Bonnie Lieb said she expected to pay more than usual for an Uber ride from her Sterling, Va. home to Reagan National Airport Monday morning. With her car still covered in two feet of snow and her street unplowed, she said, she agreed to pay the Uber surge price of 4.4 times the normal fare.
Neighbors had said an Uber ride to the airport typically cost $50 to $70, so she figured she had agreed to pay about $250 -- expensive for a 30-mile trip, but she had to get to Denver for a client meeting.
So Lieb said she was floored when she got through the security checkpoint at Reagan, checked her email and saw her emailed Uber receipt: $640.94 had been charged to her American Express card.
“I nearly passed out,” Lieb, president of the Sage marketing and communications agency, recalled in a phone call from Denver on Tuesday. “I thought, ‘This can’t be right. This has to be a mistake. This is ridiculous.’”
Uber says there wasn’t any mistake. Lieb, a company spokeswoman said, ordered the Uber SUV service -- the most expensive option. That base rate, it turns out, was $144.76, not the $50 or so cost of the cheaper Uber X option that her neighbors might have used. So the 4.4x surge charge did, indeed, add up to $640.94.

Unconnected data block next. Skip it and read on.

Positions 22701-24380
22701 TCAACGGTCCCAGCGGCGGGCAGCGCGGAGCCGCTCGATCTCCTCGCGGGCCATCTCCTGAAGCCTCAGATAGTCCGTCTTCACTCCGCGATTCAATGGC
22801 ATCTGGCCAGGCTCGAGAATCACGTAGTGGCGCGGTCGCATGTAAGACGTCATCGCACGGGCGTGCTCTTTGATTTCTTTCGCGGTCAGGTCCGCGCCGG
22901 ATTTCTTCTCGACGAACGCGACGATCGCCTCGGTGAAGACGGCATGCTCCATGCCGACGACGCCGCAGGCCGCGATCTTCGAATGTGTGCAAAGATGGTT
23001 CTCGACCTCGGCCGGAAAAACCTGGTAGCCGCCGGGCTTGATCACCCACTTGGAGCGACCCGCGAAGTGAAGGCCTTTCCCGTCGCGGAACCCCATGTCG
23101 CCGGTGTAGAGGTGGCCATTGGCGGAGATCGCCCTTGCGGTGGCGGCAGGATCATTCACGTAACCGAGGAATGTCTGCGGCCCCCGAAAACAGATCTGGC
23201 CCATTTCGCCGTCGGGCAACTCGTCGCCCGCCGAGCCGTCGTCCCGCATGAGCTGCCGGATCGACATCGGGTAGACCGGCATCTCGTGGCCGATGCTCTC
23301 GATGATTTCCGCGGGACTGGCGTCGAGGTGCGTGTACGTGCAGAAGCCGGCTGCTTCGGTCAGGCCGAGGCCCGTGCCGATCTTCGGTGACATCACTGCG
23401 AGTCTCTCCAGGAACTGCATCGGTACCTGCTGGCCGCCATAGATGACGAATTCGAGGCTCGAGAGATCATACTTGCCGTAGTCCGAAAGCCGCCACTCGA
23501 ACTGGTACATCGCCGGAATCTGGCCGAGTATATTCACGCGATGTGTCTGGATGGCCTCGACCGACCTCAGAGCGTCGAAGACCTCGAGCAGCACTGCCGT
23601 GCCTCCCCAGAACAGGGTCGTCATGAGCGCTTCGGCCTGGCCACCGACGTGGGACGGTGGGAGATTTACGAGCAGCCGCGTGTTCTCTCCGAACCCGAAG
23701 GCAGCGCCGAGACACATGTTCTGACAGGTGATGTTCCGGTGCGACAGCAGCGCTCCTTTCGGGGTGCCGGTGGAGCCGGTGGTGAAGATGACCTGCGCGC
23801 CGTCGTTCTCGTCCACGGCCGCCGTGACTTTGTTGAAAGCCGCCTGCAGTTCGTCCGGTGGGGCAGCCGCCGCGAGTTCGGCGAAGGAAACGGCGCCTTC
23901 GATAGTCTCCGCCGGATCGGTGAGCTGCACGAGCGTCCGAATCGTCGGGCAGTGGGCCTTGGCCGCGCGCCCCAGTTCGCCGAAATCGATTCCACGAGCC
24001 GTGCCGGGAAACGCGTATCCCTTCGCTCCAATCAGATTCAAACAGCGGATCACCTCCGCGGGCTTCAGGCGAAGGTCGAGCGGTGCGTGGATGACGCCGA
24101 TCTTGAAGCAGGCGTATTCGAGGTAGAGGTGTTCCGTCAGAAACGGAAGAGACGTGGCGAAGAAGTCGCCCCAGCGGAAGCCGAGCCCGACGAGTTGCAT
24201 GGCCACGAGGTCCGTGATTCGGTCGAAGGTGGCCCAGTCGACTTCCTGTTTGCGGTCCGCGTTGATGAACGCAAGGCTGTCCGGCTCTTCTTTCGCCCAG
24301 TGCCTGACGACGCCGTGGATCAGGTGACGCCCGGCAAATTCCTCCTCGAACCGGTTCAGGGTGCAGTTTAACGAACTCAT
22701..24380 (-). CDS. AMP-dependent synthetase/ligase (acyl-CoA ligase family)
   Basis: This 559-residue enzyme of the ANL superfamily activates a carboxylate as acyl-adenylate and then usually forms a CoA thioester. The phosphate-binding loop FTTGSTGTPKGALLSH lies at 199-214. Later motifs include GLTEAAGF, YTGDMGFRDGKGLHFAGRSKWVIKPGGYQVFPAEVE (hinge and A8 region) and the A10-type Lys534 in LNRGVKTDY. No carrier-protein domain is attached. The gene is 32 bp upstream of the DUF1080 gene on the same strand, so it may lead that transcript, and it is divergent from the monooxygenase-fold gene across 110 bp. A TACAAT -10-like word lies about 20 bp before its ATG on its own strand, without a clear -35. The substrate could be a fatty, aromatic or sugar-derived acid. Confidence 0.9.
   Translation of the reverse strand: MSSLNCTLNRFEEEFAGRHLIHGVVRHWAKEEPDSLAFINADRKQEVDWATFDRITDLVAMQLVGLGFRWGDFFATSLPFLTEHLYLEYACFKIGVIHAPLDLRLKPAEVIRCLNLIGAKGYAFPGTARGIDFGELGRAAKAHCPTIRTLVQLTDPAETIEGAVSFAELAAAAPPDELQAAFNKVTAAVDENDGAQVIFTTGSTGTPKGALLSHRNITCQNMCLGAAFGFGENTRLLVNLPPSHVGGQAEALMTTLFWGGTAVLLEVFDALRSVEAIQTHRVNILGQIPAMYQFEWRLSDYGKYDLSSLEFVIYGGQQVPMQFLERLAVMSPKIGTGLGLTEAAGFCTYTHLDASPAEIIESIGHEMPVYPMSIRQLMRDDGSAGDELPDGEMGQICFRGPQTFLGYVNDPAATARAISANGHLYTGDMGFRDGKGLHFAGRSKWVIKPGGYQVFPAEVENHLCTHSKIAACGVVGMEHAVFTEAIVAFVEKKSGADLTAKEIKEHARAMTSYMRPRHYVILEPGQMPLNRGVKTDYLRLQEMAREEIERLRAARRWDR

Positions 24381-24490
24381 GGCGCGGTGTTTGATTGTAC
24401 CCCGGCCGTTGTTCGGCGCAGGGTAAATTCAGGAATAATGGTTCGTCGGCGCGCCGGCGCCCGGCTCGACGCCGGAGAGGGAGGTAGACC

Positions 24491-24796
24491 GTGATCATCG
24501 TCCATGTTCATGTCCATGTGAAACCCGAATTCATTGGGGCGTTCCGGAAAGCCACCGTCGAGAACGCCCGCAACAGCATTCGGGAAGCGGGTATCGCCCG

Kaitlin Durkosh, an Uber spokeswoman, said Lieb’s $640 bill is “definitely on the higher end” of Uber fares she’s heard of. Even so, she said, Uber’s surge pricing is designed to encourage more Uber drivers to get on the road during events such as bad weather. That, she said, helps people like Lieb who are willing to pay a higher price to get a ride when they might have few other reliable options.
“We strive to be reliable at all times,” Durkosh said. “Had dynamic pricing not been in effect, there’s the possibility that no ride would have been available.”
Durkosh said Uber encourages users to check the fare estimator in the app before agreeing to the surge pricing. Users also can ask to be notified when the surge pricing drops.
Lieb said she didn’t notice the base SUV fare of $144. A customer service rep responded to her email, saying Uber would give her a future credit of $160, or 25 percent of the fare she paid. The email noted, “We understand that surge pricing may come as a surprise the first time.”
Lieb said she’s been a “big fan” of Uber, but she said she now wishes she’d paid a neighbor $200 to try to drive her and saved $400. She said she’ll likely use Uber again -- at least to use up her $160 credit -- but not during a surge pricing event.
“That’s the most expensive ride that I’ve ever taken in my life,” Lieb said.
She added later, “How they justify $640 is beyond me.”